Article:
Increasing cooperation between universities and communities
Increasing cooperation between universities and communities
  • Son Min-ji
  • 승인 2009.03.17 19:20
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     When he first heard about community colleges, Lee Jae-yong (Korea University , 1) wondered what they were and how they worked. When he visited the last summer, he realized that community colleges are not only academic centers but also work as bridges connecting schools and communities. Sixteen community colleges in Iowa State provide incentive programs for socially isolated people in town such as well-researched job training programs. Also, certain community education programs mandated by state law provide neighbors with continuing education.

      Universities in also cooperate with the community with positive results. On December 15, 2008, Chungang University reached an agreement with Kangseo-gu Office to develop the community’s education levels through constant cooperation. “The agreement is based on providing diverse learning opportunities to residents. Kangseo-gu Office provides infrastructure, and the school provides academic content and teaching experience,” said Yoo Sung-jae, head of Industry-Academy Cooperation Office at Chungang University . Both have also agreed to expand volunteering opportunities about continuing education and the school made a special promise to try to improve the medical environment in the Kangseo community in the future. The school and the gu-office started a program to raise community leaders targeting public officers on March 12, and it will end on June 25.

      Ewha Womans University already has several community cooperation projects. The school of continuing education operates a Community Academy Project with several communities including Nowon-gu, Kangdong-gu, Kangseo-gu, Seodaemun-gu and Paju city in Kyonggi Province . The Community Academy Project is a consignment education course designed to provide learning opportunities to future community leaders using Ewha’s human and material resources. “Also it is to deliver the spirit of Ewha, which is rooted in volunteering and sharing. The ultimate goal is to enrich people’s standard of living as well as the standard of communities,” said Kong Jung-suk, who works in the school of continuing education. The Community Academy Project in Seodaemun-gu last summer included lectures on 15 different topics by professors to famous writers; especially, the final lecture was given by Jin-Duk-kyu, president of the Ewha Academy for Advanced Studies.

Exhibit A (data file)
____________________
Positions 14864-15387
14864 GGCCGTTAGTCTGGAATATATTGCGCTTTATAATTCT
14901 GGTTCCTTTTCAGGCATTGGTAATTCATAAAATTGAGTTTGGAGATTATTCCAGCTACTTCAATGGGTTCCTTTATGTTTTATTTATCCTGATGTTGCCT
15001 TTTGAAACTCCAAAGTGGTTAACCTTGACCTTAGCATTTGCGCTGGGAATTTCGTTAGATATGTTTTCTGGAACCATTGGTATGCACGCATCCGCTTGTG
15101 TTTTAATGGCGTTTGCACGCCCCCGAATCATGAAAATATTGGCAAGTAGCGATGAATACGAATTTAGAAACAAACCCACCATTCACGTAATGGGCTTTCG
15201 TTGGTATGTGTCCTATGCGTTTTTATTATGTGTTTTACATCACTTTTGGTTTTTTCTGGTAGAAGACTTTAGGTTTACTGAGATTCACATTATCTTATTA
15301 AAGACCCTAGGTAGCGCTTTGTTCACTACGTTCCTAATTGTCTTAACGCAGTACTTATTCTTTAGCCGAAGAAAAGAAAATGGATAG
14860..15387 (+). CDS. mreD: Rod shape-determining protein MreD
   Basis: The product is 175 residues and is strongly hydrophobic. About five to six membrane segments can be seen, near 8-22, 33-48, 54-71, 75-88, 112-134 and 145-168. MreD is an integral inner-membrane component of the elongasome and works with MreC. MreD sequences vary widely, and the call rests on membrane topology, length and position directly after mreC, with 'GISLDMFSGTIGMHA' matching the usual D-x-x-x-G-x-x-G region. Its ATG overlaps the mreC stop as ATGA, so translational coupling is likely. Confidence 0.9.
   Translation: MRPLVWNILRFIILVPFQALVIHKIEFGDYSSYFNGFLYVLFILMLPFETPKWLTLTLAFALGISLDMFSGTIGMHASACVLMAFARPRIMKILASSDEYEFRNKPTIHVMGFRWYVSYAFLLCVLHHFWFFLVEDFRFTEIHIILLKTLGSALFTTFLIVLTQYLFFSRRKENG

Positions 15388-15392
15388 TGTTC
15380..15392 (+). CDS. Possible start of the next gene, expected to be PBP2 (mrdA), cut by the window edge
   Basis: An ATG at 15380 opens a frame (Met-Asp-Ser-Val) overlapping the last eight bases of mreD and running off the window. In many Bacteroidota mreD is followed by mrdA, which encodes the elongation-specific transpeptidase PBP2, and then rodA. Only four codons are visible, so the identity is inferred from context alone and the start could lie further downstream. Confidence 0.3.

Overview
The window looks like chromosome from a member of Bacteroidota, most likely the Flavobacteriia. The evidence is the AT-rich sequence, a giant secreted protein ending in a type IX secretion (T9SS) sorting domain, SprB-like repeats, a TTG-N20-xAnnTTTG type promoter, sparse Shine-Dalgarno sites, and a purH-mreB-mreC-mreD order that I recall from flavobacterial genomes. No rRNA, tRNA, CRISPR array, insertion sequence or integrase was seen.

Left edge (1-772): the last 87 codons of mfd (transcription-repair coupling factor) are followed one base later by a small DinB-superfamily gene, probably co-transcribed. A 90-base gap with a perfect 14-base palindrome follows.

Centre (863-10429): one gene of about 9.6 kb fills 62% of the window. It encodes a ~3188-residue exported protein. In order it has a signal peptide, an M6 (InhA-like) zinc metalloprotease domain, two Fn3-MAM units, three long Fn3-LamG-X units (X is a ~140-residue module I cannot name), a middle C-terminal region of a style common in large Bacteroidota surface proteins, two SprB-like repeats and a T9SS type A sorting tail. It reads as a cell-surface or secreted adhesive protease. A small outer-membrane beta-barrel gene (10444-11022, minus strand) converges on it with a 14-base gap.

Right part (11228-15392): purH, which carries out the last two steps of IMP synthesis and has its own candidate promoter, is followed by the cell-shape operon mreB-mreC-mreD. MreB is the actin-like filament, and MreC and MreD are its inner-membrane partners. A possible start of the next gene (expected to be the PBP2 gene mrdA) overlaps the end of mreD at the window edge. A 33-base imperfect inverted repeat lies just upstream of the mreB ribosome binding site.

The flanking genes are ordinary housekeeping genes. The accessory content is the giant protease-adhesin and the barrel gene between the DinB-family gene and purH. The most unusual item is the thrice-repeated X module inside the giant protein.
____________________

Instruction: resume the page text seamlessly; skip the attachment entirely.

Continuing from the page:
This year’s program started on March 10, and instructors varying from professors to entertainers will give lectures to women in Seodaemun region.

     Universities not only make connections through continuing education programs. Several are attempting to improve both their own finances and the finances of their communities by strengthening surrounding business areas. In 1990, Konkuk University started the Starcity Project to acquire stable funds for the school’s development. Konkuk University built Starcity, a residential building that became a landmark in Kwangjin-gu. “Thanks to Starcity Project, Konkuk University earns 30 billion won every year. So far, 150 billion won has been invested into the school to give students expanded scholarships and to bring well-known professors,” said An Jin-woo, who works in the Public Relations Office at Konkuk University .

    Lee Ko-eun, a Konkuk graduate who now lives in Kwangjin, said she sees improvements thanks to Starcity. “Both the school and the community have developed together in terms of creating an active business district after the construction of Starcity. Better infrastructure for the school and an improved transportation system are evidence of this.”

    “It is a university’s duty, as an institution of higher education, to contribute to society by sharing the schools’ resources and experiences,” said Kong.

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